Microsoft in 2016 refused to share data with the Turkish government for access to an email account and the IP information of a journalist critical of the regime who was forced to live in exile, documents obtained by Nordic Monitor have revealed. The journalist’s account was later hacked by a group believed to be working for the Turkish government’s intelligence agency.
Tuncay Opçin, a veteran investigative reporter who faced dozens of defamation charges for allegedly insulting Turkish President Recep Tayyip Erdoğan, had been investigated by Turkish prosecutors since 2014. Most of the charges against him involve alleged insults of Erdoğan in comments and articles he wrote on Internet websites. Prosecutors also charged him in several cases under abusive anti-terrorism legislation with coup plotting as part the government’s crackdown on critical, opposition and independent journalists. As of today, 235 journalists remain in Turkish prisons, mostly on terrorism charges, and many more have faced criminal investigations, trials and convictions on dubious charges and flimsy evidence. He is one of 152 journalists living in exile who are wanted for arrest by the Turkish government.
The Erdoğan government started to weigh in on cases against Opçin in 2014, but the real heat came a year later with several complaints filed by Erdoğan for defamation and libel. Having consolidated his grip on the judiciary with control of key judicial council the HSYK (now renamed the HSK), which decides on promotions, assignments and disciplinary actions for judges and prosecutors, the Erdoğan government has started to abuse the criminal justice system to crack down on critics. Opçin had to leave the country on March 28, 2015 to avoid jail time on fabricated charges. But he continued to write and speak out from the United States.
Following the filing of a new complaint on July 3, 2015 by Erdoğan attorney Ahmet Özel, who claimed the journalist insulted his client in a tweet, Turkish prosecutor Umut Tepe, notorious for conducting criminal investigations into journalists, launched an investigation on July 7, 2015 under case file No. 2015/86554. He ordered the police to investigate the journalist’s communications.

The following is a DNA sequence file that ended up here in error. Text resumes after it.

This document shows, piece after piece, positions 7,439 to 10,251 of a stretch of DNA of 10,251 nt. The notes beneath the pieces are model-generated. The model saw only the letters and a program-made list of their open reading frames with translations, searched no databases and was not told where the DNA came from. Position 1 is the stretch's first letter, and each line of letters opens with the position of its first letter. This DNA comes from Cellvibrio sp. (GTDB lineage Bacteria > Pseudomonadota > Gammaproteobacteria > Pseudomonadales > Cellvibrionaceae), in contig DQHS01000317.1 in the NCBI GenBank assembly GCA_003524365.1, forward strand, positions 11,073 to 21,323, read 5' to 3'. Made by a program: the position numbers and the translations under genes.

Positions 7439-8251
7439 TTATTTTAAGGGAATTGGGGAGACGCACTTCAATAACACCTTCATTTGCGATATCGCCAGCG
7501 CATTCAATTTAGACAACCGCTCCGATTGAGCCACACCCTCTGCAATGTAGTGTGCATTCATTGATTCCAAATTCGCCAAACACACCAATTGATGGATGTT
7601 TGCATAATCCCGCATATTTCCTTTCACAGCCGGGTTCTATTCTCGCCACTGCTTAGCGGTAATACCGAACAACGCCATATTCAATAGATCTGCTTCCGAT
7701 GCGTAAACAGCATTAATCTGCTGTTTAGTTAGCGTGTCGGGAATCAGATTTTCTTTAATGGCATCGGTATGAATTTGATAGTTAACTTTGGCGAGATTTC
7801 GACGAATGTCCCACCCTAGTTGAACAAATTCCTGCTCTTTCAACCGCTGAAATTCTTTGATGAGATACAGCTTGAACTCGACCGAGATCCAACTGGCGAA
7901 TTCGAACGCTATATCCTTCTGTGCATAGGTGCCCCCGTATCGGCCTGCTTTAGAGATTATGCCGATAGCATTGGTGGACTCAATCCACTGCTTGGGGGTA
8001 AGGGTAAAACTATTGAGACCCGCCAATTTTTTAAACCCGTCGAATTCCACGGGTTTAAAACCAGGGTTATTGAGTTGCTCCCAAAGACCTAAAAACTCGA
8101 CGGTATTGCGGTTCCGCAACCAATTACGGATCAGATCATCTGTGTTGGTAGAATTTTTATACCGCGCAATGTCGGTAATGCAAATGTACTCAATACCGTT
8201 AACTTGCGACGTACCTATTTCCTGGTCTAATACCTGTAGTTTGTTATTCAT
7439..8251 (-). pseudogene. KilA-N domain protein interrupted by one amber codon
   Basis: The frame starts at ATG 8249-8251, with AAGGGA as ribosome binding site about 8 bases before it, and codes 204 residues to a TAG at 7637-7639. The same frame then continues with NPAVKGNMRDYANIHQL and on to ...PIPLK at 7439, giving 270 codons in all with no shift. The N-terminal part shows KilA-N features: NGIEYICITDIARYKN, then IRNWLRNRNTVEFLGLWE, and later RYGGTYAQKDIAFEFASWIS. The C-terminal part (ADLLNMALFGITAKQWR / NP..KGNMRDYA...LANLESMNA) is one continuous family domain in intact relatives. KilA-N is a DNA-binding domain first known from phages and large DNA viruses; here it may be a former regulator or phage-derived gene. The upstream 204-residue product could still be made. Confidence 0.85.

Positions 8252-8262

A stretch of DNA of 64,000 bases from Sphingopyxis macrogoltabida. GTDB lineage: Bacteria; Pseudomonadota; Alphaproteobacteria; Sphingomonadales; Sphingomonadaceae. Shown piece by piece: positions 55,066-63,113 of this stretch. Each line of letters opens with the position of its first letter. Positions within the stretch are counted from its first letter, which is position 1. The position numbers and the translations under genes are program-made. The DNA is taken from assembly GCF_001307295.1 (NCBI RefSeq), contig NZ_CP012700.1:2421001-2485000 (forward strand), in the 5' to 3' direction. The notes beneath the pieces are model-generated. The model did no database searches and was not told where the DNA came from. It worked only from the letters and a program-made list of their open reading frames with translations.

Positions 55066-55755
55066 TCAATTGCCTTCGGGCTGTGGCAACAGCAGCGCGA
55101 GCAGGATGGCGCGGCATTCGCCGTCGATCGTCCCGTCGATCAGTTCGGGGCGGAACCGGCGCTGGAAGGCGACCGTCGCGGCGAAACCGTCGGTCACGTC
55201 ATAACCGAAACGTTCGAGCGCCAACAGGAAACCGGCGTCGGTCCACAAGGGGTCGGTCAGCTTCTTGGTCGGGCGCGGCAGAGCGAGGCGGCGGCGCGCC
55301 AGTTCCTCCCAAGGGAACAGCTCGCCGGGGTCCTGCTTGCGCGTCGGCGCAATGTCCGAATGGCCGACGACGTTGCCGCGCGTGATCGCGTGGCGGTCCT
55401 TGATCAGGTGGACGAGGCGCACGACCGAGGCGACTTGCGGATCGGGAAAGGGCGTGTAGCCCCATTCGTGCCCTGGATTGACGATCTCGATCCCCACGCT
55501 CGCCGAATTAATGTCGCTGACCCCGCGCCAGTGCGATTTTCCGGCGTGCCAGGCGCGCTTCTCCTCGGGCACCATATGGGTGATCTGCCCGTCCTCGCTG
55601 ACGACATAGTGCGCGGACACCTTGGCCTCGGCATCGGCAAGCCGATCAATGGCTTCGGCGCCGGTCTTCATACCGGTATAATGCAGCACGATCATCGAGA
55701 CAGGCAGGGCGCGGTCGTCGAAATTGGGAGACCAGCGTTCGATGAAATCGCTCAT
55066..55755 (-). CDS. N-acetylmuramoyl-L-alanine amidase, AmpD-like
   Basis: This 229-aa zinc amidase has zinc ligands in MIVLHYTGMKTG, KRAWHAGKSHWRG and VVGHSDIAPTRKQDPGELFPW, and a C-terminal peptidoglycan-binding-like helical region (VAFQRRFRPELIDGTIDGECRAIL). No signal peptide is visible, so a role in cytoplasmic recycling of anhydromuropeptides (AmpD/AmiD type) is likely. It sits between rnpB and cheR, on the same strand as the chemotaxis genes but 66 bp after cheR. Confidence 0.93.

In response to the prosecutor’s request, Mustafa Aksu, the security department head at the cybercrime unit, wrote a nine-page report detailing Opçin’s activities as a journalist, from his Twitter handle and Hotmail account to the news website where he was writing. Interestingly enough, the report also showed that cyber unit employees tried to hack into his email account using the security code provided tohis phone number by Microsoft via text message.They failed to do so.
Opçin was already facing another defamation charge, again an alleged insult of President Erdoğan, following a complaint filed by Erdoğan on June 12, 2015. With the fresh complaint, his case file was merged with the new one under case file No. 2015/78613. The purported criminal evidence was a simple tweet posted on June 15, 2015 by the journalist, who said, “The renovation of Taksim Square could not be done because the crazy guy in the palace did not give up on the Gezi protests.” He was referring to anti-government protests in the summer of 2013 where residents rallied against a government project in Istanbul’s historic Taksim district that would have destroyed one of the few remaining green spaces in the mega city. The small environmental demonstration morphed into a major anti-government protest across Turkey.
The prosecutor claimed the term “crazy” constituted aggravated insult against the president, went beyond tolerable criticism and must be punished with prison time. He asked investigators to gather information on Opçin, which was seen as a vindictive campaign to punish legitimate criticism. Police chief Aksu wrote back to the prosecutor’s office in July, telling them that the information about the journalist’s email account should be obtained from Microsoft Corporation A.Ş., a Turkish affiliate of Microsoft. He later sent a letter on September 2, 2015 to the Microsoft office in Istanbul, seeking contact and identity information about Opçin.
On April 14, 2016 the attorneys of Microsoft’s Turkish office responded to the police, saying the company declined to provide the IP address and other information about Opçin because he lives outside of Turkey. According to filed and notarized papers, Turkish lawyers were representing Benjamin Owen Orndorff, the assistant general counsel for Microsoft Corporation.
Tepe, who appears to have been frustrated by failing to catch Opçin, wrote to the police on May 10, 2016, asking why their investigation into the journalist had failed to make any substantial progress. He even threatened to file criminal charges against investigators in the cybercrime unit unless they came up with something that would satisfy him within 10 days. However, the investigation went nowhere with Microsoft unwilling to cooperate, and frankly there was nothing to be found about Opçin other than his investigative work over the years and the network of contacts he had made as part of his journalistic activities.
On July 11, 2016 prosecutor Tepe found a face-saving measure to get himself out of the picture and avoid the wrath of Erdoğan by referring the investigation to another prosecutor on the Asian side of Istanbul because Opçin’s residential address in Turkey was not located on the European side of the city and therefore Tepe had no jurisdiction. Perhaps he knew that from the start but did not want to exercise that option, hoping that he would be able to deliver what Erdoğan’s lawyer asked him to do.